What is pectus excavatum
Pectus excavatum is a congenital chest wall deformity that is caused by growth abnormality of the cartilage that connects the ribs to the breastbone (sternum). This causes a depression of the sternum and the chest has a “sunken in” or “funnel chest” appearance. The condition affects more boys than girls. It is often present at birth but becomes more noticeable during times of rapid growth, such as puberty.
Pectus excavatum can range from mild to severe. Those with a mild condition often do not have symptoms. Those with moderate-to-severe condition may have symptoms such as shortness of breath, fatigue, exercise intolerance/limitations and chest pain. With a severe case of pectus excavatum, there can be compression of the heart. Pectus excavatum may also be associated with scoliosis in some children. Children with pectus excavatum may experience some negative effects on their self-esteem due to the appearance of the chest.
There is no known cause for pectus excavatum. It can sometimes run in families — which suggests genetics may play a role. Pectus excavatum can also be associated with connective tissue disorders such as Marfan syndrome.
Pectus excavatum is diagnosed by a thorough health history and physical examination. Diagnostic imaging tests are used to get a detailed look at your child’s condition.
A CT scan of the chest is essential as it provides the Haller index. The Haller index is the ratio between the transverse chest diameter (measurement from one side of the ribcage to the other) and the anteroposterior diameter (measurement from the breastbone to the spinal cord) of the chest.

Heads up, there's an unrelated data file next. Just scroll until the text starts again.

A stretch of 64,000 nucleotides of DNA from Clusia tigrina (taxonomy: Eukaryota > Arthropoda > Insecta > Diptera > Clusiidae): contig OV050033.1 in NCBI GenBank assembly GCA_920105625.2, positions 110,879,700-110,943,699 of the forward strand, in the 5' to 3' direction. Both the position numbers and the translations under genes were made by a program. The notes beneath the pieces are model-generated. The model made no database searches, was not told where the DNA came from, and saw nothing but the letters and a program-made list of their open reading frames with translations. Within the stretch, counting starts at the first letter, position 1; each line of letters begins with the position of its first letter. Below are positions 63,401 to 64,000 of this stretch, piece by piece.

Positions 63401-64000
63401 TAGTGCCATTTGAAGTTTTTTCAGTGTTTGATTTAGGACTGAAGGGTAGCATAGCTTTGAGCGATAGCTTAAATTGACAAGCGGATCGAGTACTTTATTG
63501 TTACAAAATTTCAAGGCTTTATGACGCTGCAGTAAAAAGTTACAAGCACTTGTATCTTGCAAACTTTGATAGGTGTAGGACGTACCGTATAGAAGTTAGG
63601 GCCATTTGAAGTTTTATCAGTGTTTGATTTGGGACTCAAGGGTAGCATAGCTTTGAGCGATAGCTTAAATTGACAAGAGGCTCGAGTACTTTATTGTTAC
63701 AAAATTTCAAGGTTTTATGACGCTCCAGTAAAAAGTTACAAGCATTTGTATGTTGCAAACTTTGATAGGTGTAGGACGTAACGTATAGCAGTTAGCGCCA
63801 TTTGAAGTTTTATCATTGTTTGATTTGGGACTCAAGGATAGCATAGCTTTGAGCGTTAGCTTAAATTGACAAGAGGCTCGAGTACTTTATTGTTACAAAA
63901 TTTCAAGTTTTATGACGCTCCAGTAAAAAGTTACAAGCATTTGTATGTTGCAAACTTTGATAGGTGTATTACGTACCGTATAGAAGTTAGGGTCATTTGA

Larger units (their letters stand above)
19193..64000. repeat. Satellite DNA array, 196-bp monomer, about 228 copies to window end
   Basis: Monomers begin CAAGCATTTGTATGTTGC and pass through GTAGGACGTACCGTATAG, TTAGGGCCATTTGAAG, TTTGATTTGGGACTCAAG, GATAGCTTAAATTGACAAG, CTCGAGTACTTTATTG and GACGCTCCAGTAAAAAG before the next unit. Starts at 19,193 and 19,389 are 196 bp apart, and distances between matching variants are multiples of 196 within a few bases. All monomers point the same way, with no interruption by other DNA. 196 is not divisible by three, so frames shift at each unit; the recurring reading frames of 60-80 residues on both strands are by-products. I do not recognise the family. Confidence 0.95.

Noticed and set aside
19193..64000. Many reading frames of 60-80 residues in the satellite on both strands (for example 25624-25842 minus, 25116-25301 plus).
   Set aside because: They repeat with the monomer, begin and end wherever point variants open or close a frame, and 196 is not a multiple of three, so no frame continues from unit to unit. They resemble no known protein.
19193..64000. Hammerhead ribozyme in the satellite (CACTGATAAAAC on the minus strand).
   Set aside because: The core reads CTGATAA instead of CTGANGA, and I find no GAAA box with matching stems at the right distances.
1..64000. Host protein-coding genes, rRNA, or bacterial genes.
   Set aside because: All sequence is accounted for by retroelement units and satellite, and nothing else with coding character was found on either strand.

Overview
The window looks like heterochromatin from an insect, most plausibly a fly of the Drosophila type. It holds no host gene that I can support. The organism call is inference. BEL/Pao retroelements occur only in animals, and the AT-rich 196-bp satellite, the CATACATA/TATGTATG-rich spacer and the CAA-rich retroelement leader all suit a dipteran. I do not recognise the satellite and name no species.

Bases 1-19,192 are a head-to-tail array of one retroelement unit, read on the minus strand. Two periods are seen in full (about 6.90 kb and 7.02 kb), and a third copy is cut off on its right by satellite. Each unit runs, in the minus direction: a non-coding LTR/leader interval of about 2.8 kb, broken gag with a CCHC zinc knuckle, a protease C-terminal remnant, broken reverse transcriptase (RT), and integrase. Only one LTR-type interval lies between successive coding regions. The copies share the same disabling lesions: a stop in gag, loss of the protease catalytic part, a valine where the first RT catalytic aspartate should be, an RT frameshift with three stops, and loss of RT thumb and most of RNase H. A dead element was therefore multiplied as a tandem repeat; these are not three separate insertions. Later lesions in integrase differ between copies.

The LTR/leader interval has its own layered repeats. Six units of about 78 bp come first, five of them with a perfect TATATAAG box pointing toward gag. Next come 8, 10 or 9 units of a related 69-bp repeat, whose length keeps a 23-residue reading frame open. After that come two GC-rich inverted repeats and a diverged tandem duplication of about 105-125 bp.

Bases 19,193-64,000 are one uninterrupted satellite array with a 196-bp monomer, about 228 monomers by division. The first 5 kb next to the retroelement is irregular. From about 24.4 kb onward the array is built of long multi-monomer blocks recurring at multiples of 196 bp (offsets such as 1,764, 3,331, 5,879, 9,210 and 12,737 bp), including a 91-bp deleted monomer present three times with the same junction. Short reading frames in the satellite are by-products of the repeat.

A normal chest ratio is approximately 2.5 cm and an index over 3.2 cm is often defined as severe and eligible for the Nuss procedure. The chest CT will also show any displacement or compression of the heart.
For children and adolescents, it’s especially important to have imaging tests done at an institution with pediatric radiologists who specialize in low-dose imaging techniques that reduce patients’ exposure to radiation. CHOP is a long-time leader in the movement toward safer scanning for children.
Some other tests such as pulmonary function tests (PFT) or an echocardiogram may be used to determine the extent of heart and lung compression. Your insurance company may require these tests before approving surgery.
Treatment of pectus excavatum
The treatment of pectus excavatum is dependent upon the severity of the defect and your child’s symptoms. In most cases, surgery is not indicated. At CHOP, we offer two different treatments for pectus excavatum. We may recommend observation for mild to moderate cases and surgery for more severe or complex cases. Early referral to a pediatric surgeon is important to determine surgical options and optimize treatment.
- The Nuss procedure is a minimally invasive technique for surgical repair that involves placement of a concave steel bar under the sternum. At CHOP, the Nuss procedure is the most common surgical procedure for pectus excavatum. Our experienced pediatric surgeons have performed more than 500 Nuss procedures, and typically perform approximately 40 cases each year. Learn what to expect during pectus excavatum surgery »